In the UK, IHS Markit recorded that rapid cost inflation persisted across the UK private sector, led by higher fuel bills, staff wages, commodity prices and freight surcharges. “A combination of greater operating expenses and stronger customer demand meant that average prices charged continued to increase at one of the fastest rates for the past three-and-a-half years,” the composite PMI reported told us.
In Europe, average input prices for manufacturing and services rose at the sharpest rate for ten years. Higher costs are usually being passed on to customers. “Average prices charged for goods and services rose at the fastest rate since January 2018, fuelled by a record increase in goods prices … Prices charged for services rose only modestly by comparison, though showed the biggest increase since the start of the pandemic,” the report said.
Meanwhile corporates are flagging the cost input inflation. Earnings calls have been charged with references to higher commodity and transport costs, which they will pass on to consumers. The comments from executives suggest their views do not seem to match squarely with the Fed’s view on a temporary inflationary impulse. The Fed looks set to be too accommodative for too long. It will ultimately need to start hiking rates really fast – if it wants the cycle to be a long one, it will need to act fast at the end of it.
Lumber prices roof to all-time high
Corn highest since June 2013, +37% YTD
Wheat highest since February 2013, +16 YTD
Grain and oilseed compared
Treasury yields rose yesterday, with the 10-year yield up at its fastest pace in 4 weeks to 1.64% ahead of the Fed statement today. Stock markets in the US were flat yesterday, whilst European bourses fell slightly. Big tech largely delivered: Alphabet shares jumped 4% as it reported a massive earnings beat as YouTube ad revenues rose 50% year-on-year. Total earnings were up 34% to $55.31bn vs $51.70 expected, as earnings per share hit a lofty $26.29 vs $15.82 expected. Cloud revenues were up 46%. Meanwhile Microsoft also reported earnings and sales that beat analyst expectations, driven by growth in the cloud. Still, with shares bid up ahead of the earnings the stock dipped a little in after-hours trade.
Elsewhere, oil rallied to a week high as OPEC+ kicked their April meeting down the road for a May gathering after having set out planned production increases through to May at the March meet. WTI (Jun) rose above $63, its best since its big decline on April 20th. Gold was weaker as Treasury yields rose. Bitcoin eased back to test the 38.2% level around $53,900 with near-term MACD showing a bearish bias.
Tech roars back as investors Martingale on Tesla, ITV shares down (after Morgan departure?)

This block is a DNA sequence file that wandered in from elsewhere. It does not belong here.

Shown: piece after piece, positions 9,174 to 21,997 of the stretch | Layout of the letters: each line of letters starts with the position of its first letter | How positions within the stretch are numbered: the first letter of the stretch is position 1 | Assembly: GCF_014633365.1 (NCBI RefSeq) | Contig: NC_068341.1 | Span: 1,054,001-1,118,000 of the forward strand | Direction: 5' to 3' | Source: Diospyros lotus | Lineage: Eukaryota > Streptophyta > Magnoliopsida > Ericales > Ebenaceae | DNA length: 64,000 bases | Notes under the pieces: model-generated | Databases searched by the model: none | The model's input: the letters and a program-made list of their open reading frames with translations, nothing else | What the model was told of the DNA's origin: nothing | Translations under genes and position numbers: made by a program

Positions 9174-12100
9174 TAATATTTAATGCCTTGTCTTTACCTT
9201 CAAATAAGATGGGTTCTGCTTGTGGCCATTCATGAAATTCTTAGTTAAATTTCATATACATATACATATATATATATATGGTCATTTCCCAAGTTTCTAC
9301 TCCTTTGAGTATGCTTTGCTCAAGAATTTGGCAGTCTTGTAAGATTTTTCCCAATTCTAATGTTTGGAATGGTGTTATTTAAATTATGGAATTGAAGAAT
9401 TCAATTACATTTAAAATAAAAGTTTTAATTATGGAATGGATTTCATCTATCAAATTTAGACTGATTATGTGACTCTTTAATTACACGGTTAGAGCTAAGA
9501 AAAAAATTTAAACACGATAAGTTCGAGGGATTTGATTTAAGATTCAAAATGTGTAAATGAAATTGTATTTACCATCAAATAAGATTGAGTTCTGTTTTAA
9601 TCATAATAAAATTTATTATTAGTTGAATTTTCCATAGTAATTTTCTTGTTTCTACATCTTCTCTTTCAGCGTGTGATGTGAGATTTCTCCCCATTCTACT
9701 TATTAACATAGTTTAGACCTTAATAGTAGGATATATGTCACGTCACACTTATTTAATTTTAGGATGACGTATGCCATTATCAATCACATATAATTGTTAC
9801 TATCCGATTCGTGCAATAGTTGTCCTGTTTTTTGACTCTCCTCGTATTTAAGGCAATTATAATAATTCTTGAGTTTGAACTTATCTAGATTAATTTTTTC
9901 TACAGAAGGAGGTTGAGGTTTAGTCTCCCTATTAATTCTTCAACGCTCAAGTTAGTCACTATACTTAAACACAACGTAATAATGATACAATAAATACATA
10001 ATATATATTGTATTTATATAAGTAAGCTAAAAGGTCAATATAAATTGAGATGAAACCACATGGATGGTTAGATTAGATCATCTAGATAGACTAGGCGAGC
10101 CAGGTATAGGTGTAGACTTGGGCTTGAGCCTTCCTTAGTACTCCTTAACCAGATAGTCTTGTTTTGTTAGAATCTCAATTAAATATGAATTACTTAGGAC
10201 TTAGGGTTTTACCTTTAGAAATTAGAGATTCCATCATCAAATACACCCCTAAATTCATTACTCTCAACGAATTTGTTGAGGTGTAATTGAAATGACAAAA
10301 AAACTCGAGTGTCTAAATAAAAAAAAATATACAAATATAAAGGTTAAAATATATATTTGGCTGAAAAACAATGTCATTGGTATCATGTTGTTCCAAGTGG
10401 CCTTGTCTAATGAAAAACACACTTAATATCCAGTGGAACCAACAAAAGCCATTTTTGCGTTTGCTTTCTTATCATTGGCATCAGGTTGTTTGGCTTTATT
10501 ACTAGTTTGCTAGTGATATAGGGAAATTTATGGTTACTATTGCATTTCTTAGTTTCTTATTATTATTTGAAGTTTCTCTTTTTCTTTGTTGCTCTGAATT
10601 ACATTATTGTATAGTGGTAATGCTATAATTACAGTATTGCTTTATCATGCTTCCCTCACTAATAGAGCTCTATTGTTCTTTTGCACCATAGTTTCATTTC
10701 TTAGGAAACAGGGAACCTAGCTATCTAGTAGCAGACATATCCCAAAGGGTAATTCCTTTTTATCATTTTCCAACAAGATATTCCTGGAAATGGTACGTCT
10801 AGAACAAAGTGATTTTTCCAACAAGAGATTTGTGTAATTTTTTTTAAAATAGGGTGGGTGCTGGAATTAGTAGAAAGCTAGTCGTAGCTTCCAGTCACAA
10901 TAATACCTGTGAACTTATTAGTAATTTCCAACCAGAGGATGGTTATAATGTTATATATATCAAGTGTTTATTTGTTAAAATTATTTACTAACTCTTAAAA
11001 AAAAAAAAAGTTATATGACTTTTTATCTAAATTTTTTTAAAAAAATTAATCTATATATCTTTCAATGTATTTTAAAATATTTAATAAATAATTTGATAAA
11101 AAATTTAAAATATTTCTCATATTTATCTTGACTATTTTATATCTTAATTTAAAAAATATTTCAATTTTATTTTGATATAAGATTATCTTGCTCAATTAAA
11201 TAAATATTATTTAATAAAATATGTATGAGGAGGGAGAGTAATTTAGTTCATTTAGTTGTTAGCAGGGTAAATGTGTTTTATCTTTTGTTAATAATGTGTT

Tech roars back: As I said last Friday, this is the kind of market that will trap bulls and bears alike. So yesterday was the classic Turnaround Tuesday as tech came roaring back following Monday’s sell-off. The Nasdaq 100 raced 4% higher and the Composite index rose 3.7%. We can put some of this down to short covering, but equally it seems the market cannot make up its mind in terms of rotation and bond yields. Today’s 10-year auction will be key – a sale of 3-year paper yesterday went off rather well and helped eased yield concerns, with the 10-year dropping 5 basis points to 1.54%. Asian shares failed to pick up the baton and European shares were mixed in early trade on Wednesday after eking our small gains on Tuesday, which followed Monday’s solid rally. The DAX trades near its record high, whilst the FTSE was down 0.5% in early trade under 6,700.
The risers among the tech space were among the big momentum stocks of last year: Tesla rose 20%, Peloton +14%, Baidu +14, DocuSign and Zoom both +10%. Beware these markets – they will take out both shorts and longs. Whilst the rally in tech lifted all boats, the Dow Jones only managed to rise 0.1%, slipping sharply in the last hour of trade after hitting another intra-day high at the top of the session. The S&P 500 advanced 1.4% to 3,875. This huge volatility in such a large stock as Tesla is going to be important. The sheer number of ETFs with exposure to Tesla and – by extension Bitcoin – is vast.
Martingale: a gambling system of continually doubling the stakes in the hope of an eventual win that must yield a net profit. Now yesterday we talked about Cathie Wood of ARK, who said she’s used the market pullback in tech stocks to dump some more liquid stocks, which also happen to make money, like Apple, in favour of her ‘highest conviction’ bets, which promise to do so some time in the future. Now this strategy of doubling down paid off handsomely yesterday as Tesla – the Innovation fund’s biggest holding – rebounded 20% and the ARKK Innovation ETF rose 10%. Timing matters a lot in investing, and I would argue that Cathie got a bit lucky with the bounce back being so strong, particularly as we are yet to see the impact of today’s 10-year bond auction across the pond, which could have serious reverberations around global markets if it goes off like the last 7-year sale. Moreover, I think yields will rise further – historically they are way below where they should be on an expected growth basis. This was one day, and momentum continues to trail value, and ARKK is still down over 20% from the peak set earlier this year. Continually Martingaling like this is surely not an advisable investment strategy, no matter how successful you have been before: past performance and all that…